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17 April 2014 12:48 pm ,
Vol. 344 ,
Using the two high-quality genomes that exist for Neandertals and Denisovans, researchers find clues to gene activity...
A new report from the Intergovernmental Panel on Climate Change (IPCC) concludes that humanity has done little to slow...
Astronomers have discovered an Earth-sized planet in the habitable zone of a red dwarf—a star cooler than the sun—500...
Three years ago, Jennifer Francis of Rutgers University proposed that a warming Arctic was altering the behavior of the...
Officials last week revealed that the U.S. contribution to ITER could cost $3.9 billion by 2034—roughly four times the...
An experimental hepatitis B drug that looked safe in animal trials tragically killed five of 15 patients in 1993. Now,...
- 17 April 2014 12:48 pm , Vol. 344 , #6181
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Trapped by Lasers
6 January 2000 7:00 pm
The first scientist to use lasers to trap tiny spheres published his groundbreaking study 29 years ago this month. His research led to the development of "optical tweezers," laser-based devices that can manipulate small particles and detect the forces of single molecules, and to Nobel Prize-winning work on using lasers to trap atoms.
Physicist Arthur Ashkin of the Bell Telephone Laboratories in Holmdel, New Jersey, shot a laser beam through a container of water filled with microscopic latex spheres. He found that the spheres were drawn from the edge of the beam toward its center, then were pushed in the direction of the beam's moving photons by so-called radiation pressure. Pointing two laser beams at each other created a stable trap for the spheres, he reported in the 26 January 1970 issue of Physical Review Letters.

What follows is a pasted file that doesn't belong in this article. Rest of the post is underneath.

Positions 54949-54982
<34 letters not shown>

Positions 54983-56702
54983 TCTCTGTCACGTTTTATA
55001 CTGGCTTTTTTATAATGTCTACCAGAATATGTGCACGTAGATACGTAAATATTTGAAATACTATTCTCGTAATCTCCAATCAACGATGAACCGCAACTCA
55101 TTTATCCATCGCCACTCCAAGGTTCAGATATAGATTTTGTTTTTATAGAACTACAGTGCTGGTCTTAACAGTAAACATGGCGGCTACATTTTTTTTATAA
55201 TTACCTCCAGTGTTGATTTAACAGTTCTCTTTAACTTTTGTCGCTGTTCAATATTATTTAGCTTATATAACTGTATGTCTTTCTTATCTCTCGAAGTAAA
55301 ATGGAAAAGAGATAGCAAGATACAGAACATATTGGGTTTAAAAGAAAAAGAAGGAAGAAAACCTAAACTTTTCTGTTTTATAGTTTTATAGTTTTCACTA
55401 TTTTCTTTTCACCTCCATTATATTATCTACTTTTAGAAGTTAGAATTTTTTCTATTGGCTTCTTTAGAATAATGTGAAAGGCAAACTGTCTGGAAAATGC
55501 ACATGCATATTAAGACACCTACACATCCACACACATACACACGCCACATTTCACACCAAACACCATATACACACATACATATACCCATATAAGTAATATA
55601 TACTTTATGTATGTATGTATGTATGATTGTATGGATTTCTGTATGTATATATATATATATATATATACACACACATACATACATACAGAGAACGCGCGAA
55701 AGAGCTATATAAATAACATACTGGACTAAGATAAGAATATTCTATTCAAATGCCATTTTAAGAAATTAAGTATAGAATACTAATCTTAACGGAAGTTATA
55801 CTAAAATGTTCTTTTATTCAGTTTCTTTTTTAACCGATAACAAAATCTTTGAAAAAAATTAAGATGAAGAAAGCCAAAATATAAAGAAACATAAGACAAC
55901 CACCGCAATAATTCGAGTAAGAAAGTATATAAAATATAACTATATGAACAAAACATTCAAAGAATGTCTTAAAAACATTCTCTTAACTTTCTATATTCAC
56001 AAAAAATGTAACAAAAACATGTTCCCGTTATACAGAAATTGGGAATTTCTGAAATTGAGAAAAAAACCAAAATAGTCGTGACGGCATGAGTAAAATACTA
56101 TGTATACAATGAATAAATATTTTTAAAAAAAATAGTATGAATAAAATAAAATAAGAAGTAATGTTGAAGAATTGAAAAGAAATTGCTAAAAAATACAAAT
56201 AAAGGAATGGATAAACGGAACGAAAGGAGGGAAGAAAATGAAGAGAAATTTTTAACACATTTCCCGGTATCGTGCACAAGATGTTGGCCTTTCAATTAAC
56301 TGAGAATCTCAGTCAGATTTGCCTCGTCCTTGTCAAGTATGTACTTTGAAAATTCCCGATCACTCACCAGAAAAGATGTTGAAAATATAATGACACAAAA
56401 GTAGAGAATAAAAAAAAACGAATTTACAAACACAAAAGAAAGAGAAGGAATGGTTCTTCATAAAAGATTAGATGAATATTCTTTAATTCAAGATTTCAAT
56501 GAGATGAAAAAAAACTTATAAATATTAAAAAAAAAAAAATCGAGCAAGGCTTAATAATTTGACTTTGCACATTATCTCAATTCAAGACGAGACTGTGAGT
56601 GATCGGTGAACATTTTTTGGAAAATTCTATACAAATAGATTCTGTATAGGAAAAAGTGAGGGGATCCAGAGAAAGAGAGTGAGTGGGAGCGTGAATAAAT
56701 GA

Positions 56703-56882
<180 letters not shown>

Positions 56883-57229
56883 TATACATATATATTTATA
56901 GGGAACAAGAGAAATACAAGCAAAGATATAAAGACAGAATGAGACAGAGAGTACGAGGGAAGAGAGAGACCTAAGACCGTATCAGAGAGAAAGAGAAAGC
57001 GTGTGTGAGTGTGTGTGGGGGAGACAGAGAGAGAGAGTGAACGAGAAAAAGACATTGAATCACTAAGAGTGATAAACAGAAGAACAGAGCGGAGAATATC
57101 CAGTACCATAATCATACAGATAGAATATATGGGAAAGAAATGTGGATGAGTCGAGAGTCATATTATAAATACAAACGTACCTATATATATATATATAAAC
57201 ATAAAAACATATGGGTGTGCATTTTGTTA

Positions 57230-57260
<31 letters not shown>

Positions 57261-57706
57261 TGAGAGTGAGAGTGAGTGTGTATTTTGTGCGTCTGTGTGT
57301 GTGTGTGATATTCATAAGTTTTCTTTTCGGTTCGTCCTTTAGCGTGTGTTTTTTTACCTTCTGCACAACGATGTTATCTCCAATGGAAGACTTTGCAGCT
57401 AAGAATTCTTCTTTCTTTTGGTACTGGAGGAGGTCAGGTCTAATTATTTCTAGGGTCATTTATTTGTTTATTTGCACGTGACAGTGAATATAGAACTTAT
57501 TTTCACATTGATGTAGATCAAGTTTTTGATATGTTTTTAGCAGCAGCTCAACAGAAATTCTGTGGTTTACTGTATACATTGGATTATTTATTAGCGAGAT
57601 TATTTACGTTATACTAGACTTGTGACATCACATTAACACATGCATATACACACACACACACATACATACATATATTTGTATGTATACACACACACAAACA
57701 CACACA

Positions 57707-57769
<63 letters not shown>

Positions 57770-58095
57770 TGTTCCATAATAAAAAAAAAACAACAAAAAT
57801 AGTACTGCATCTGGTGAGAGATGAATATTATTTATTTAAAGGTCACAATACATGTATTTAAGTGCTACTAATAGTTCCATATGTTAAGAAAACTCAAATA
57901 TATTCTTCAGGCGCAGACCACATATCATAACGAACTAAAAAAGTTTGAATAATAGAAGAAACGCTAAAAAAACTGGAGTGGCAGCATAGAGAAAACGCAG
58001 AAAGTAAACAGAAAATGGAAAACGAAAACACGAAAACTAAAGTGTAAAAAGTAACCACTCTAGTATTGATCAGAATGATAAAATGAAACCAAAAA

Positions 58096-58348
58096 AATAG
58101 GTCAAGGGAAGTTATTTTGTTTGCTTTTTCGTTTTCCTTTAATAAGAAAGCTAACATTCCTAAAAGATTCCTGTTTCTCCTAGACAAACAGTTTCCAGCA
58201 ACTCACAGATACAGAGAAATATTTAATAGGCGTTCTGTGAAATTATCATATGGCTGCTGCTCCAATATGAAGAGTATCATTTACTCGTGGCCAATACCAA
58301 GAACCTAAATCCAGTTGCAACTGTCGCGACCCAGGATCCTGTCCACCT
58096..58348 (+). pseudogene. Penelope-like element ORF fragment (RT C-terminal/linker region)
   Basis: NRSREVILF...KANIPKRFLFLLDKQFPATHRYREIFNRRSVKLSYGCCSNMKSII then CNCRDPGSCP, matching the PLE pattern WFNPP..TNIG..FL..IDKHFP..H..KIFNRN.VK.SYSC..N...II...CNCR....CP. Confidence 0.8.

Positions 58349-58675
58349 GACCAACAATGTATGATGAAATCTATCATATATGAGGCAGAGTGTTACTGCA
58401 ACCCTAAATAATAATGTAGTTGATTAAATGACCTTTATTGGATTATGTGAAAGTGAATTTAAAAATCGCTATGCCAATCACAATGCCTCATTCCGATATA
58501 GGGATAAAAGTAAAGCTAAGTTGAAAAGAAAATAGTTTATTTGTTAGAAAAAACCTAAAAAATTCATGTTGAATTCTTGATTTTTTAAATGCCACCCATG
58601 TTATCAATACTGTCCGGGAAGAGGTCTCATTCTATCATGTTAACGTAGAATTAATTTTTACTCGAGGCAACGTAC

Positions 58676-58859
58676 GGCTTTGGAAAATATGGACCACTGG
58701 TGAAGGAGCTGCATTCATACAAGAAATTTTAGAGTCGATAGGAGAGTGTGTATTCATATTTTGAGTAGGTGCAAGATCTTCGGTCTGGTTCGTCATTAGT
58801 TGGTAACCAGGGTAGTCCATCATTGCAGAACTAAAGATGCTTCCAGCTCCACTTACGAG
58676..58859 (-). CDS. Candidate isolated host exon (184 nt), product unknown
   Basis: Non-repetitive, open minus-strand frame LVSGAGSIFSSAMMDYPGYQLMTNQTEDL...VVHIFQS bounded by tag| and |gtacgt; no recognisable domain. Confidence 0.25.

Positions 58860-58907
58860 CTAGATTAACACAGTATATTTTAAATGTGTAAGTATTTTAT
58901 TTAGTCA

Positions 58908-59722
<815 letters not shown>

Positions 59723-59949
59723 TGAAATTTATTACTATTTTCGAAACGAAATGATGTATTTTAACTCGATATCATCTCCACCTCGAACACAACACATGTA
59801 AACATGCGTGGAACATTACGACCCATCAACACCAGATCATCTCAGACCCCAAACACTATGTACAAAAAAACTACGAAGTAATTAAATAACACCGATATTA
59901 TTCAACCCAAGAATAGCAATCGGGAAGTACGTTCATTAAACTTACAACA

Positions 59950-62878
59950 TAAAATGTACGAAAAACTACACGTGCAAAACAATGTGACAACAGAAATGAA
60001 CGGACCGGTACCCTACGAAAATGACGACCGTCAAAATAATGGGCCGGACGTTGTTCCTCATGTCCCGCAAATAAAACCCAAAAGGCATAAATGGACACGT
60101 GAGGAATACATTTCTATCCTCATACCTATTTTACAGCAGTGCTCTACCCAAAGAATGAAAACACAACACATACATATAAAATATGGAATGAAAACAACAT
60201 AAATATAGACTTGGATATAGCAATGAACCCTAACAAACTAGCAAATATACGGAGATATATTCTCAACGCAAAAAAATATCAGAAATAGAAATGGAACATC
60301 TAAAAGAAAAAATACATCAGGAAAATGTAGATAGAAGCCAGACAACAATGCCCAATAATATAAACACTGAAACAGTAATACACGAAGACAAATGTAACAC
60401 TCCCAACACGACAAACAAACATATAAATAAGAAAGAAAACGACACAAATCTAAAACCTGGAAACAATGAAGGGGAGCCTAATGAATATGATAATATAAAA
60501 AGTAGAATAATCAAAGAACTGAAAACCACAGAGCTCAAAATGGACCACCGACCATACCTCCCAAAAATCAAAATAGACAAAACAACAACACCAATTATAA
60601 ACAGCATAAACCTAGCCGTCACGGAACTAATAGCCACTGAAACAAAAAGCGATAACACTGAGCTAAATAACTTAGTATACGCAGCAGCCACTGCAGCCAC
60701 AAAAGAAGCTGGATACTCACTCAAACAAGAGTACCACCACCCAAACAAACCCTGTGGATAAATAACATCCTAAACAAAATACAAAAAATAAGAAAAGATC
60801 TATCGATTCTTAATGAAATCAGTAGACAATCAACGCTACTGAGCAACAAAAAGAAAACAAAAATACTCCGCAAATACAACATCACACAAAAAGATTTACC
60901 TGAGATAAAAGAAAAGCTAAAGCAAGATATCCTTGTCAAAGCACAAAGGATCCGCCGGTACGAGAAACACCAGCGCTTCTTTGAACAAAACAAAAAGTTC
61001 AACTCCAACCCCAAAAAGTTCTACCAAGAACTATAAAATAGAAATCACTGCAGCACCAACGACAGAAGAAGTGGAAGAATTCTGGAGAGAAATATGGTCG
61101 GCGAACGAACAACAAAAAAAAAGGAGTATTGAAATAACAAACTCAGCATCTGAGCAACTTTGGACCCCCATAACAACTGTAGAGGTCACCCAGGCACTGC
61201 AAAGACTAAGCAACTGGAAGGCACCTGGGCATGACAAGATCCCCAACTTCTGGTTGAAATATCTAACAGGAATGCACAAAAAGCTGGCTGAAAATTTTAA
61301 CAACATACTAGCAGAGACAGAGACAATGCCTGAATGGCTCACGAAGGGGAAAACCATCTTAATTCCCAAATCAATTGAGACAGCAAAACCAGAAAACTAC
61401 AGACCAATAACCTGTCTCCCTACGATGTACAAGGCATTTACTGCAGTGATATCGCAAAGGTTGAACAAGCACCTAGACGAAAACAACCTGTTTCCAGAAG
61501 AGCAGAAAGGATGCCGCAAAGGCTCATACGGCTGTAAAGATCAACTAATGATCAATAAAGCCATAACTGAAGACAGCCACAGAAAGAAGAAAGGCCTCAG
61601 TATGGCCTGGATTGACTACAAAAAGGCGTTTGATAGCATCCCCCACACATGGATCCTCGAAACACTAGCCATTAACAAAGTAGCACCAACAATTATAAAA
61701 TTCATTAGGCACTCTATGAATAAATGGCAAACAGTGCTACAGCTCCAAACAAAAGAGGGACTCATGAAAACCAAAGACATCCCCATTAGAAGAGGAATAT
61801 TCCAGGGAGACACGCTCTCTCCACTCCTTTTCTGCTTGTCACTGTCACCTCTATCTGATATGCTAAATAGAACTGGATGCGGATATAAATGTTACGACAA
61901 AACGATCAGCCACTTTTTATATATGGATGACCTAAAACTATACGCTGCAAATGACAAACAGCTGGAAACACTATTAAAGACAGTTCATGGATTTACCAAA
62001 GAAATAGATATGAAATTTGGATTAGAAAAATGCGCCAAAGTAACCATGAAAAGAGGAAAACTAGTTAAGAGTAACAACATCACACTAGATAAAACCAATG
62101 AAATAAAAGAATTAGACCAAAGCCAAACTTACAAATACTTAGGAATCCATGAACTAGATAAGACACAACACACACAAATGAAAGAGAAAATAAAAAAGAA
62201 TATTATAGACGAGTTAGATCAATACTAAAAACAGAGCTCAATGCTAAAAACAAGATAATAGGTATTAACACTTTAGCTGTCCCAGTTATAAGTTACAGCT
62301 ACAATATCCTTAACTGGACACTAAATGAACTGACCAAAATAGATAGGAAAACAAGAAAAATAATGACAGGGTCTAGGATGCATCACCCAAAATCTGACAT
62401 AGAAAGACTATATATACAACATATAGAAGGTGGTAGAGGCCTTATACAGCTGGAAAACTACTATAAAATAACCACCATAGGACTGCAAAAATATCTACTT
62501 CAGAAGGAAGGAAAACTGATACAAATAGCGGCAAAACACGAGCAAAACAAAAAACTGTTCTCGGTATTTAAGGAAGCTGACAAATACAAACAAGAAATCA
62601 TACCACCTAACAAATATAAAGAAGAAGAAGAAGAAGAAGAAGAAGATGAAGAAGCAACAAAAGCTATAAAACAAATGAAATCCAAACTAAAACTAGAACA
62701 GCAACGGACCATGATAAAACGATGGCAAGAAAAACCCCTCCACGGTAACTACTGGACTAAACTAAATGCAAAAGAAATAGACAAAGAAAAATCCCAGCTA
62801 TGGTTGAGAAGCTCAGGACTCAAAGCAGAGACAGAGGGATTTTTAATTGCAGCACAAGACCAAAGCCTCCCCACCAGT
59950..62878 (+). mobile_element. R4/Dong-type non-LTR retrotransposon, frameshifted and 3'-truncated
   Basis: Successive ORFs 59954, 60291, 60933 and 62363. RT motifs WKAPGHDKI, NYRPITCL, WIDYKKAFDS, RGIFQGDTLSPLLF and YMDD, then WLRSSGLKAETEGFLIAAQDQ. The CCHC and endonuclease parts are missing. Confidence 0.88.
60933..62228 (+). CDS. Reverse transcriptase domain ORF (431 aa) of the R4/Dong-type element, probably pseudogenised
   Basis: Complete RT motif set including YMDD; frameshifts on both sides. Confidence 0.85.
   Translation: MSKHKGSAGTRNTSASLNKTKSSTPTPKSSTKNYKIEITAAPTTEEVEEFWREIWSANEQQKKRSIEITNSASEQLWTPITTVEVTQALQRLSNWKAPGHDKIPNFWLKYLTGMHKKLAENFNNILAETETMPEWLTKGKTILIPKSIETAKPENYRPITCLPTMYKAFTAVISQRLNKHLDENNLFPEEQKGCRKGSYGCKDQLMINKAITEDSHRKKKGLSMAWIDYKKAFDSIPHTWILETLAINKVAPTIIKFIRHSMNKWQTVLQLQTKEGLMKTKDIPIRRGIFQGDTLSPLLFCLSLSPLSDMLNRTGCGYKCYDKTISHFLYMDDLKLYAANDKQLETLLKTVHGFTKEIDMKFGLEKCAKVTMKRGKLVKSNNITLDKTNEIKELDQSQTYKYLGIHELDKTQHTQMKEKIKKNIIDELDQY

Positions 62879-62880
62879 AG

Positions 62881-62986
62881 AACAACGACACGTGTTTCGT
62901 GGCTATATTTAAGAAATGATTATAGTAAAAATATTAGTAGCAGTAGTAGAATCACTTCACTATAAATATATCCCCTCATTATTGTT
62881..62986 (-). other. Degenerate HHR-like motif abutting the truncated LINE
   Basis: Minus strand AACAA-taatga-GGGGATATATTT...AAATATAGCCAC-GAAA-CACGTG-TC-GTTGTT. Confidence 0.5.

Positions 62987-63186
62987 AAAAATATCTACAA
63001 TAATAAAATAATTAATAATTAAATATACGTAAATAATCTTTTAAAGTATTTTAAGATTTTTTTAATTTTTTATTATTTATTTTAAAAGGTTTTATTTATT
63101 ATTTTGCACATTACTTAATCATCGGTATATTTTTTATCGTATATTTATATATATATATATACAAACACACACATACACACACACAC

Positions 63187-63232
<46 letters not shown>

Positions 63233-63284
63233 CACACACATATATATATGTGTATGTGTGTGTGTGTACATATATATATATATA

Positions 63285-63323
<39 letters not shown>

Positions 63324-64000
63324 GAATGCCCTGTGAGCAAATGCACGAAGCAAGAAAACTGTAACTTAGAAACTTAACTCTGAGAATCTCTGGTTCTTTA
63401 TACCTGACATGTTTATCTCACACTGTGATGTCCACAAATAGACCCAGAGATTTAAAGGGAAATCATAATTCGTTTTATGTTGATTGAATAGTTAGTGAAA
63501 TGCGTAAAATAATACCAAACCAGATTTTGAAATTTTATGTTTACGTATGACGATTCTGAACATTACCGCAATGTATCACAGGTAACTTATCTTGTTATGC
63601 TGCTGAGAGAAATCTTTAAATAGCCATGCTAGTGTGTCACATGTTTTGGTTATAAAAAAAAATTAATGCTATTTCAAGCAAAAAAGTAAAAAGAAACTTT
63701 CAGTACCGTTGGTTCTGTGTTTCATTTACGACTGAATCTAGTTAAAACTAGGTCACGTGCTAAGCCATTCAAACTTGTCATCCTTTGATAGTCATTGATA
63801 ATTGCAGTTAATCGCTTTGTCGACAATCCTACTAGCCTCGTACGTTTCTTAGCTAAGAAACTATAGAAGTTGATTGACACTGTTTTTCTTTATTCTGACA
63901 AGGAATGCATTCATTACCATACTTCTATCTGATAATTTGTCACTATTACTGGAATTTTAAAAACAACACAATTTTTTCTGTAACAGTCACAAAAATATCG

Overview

"Art had a huge influence on both the field of optical tweezers and atom trapping," says William Phillips, a physicist at the National Institute of Standards and Technology in Gaithersburg, Maryland. Optical tweezers use a tightly focused laser to manipulate microscopic particles. They can gauge the delicate forces of single molecules on a particle based on its slight displacement from the laser's focus. For example, in the past decade researchers used optical tweezers to measure the push and pull between two molecules involved in muscle contraction: myosin and actin. As for atom trapping and cooling, says Phillips, who won a share of the Nobel Prize in physics last year for this kind of work, Ashkin had "a lot of the key ideas."